You see, I just spent part of this week getting a new Cobalt-60 source exactly like is described in the article installed in the facility where I work. 2500 Curies. You definitely don't want to be around it when it is exposed. If you were to steal it, grind it up, and evenly dust it over a thousand square kilometers, you'd have 2.5 Ci per sq kilometer, or 2.5 microCuries per square meter, or about 3700 dpm/m^2.

        Just so that you know, the typical standard of cleanliness when cleaning up an area which has been exposed to a Co-60 spill is about 200 dpm per 100 cm^2, or about 20000 dpm/m^2. In other words, the dirty bomb scenario described in the paper would be barely within the limits of detection, and if someone performed a contamination test, the area would register as "clean".

        Now, of course, in real life the dust would not be spread evenly, but then we aren't talking 1000 sq km as the article said, now are we? In real life, it would also be fairly easy to clean up as well, at least to a livable standard.

        I get really tired of dealing with all the locks, alarm systems, etc. that are now required just to have one of these sources on site. I totally understand and approve safety precautions like interlocks, etc. But having to get a key to unlock the key box to get the other key that unlocks the bunker where the source is, when it takes 12 hours to install or remove the source, just so that phantom terrorists don't steal it is a daily pain in my ass.

        • If you were to steal it, grind it up

          You know, of all the things I might try to steal, a Co-60 source is not exactly the most attractive. May as well try to french kiss a black mamba.

    • by Bomazi (1875554) on Thursday February 21, 2013 @12:06AM (#42962635)

      Neptunium-237 [fas.org] is weapon-usable as well.

  • If we didn't keep building nukes, forcing other countries to keep building nukes to compete, then there wouldn't be so many nukes out there. Sure, we here in the USA might be able to keep our stuff out of other peoples hands, but we can't control Russia, China, UK, or France, and that's not talking about what Israel, India or Pakistan really have. Of course, North Korea is now maybe testing weapons.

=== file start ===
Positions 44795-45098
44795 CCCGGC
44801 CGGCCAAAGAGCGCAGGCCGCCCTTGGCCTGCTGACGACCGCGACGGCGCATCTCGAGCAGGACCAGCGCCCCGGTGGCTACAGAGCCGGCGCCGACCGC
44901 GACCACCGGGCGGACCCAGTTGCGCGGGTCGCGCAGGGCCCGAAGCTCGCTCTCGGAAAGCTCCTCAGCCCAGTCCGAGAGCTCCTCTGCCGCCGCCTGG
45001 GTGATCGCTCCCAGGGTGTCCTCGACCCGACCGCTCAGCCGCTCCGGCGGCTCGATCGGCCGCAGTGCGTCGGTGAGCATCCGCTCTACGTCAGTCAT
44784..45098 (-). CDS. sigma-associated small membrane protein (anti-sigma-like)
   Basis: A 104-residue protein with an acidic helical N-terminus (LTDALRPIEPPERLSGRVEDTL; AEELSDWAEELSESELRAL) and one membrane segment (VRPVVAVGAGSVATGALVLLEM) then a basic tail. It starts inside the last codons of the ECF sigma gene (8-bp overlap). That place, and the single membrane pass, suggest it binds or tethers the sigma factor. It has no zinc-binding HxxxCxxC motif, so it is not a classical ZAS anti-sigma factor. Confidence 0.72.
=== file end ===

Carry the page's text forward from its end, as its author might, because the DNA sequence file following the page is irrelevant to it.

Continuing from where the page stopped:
Not to mention the USA policy of bullying other nations into doing what it wants? I think the problem i

    • by confused one (671304) on Wednesday February 20, 2013 @11:25PM (#42962357)

      If we didn't keep building nukes, forcing other countries to keep building nukes to compete....

      We haven't built any new nuclear weapons in decades. In fact, we've been gradually decomissioning them, in step with Russia, as we reach new treaty agreements.

      • We haven't built any new nuclear weapons in decades. In fact, we've been gradually decomissioning them, in step with Russia, as we reach new treaty agreements.

        How about "bunker-busting" tactical nukes, which the US claims, are exempt from current treaties?

        Or how about armor-piercing depleted uranium ammo? Granted, that last one probably wouldn't qualify as a nuclear weapon, but at least, don't tell me that a tactical nuke is not a nuclear weapon.

        • by Anonymous Coward

          "Bunker-busting" tactical nukes were never actually developed. They were theorized and funded when conventional bunker-busters (then recently made relevant with the advent of smart bomb accuracy) entered the spotlight, but was ultimately shelved due to lack of targets and impracticality. (Deeper/bigger targets required impractically large nuclear payloads, conventional bunker-busters got the job done well enough by simply target ventilation systems and it was obvious that the enemy would react by building l

        • by khallow (566160)

          Or how about armor-piercing depleted uranium ammo? Granted, that last one probably wouldn't qualify as a nuclear weapon

          It wouldn't and you should know that. Nuclear weapons aren't stuff that just has uranium in it.

          How about "bunker-busting" tactical nukes,

          Ok, how about them? I see that the US has yet to dare use one.

        • by necro81 (917438)
          Do you know what the "depleted" in depleted uranium means? Depleted uranium is what's left over from uranium enrichment. Naturally occurring uranium is a mixture of U-238 and U-235 (plus some other stuff). Enrichment separates the fissile U-235 for use in power plants and bombs, leaving the U-238 behind. The U-238 is slightly radioactive, but isn't considered a nuclear fuel. This is why it's called depleted uranium - all its usefulness as a nuclear fuel has been separated out. Depleted uranium gets us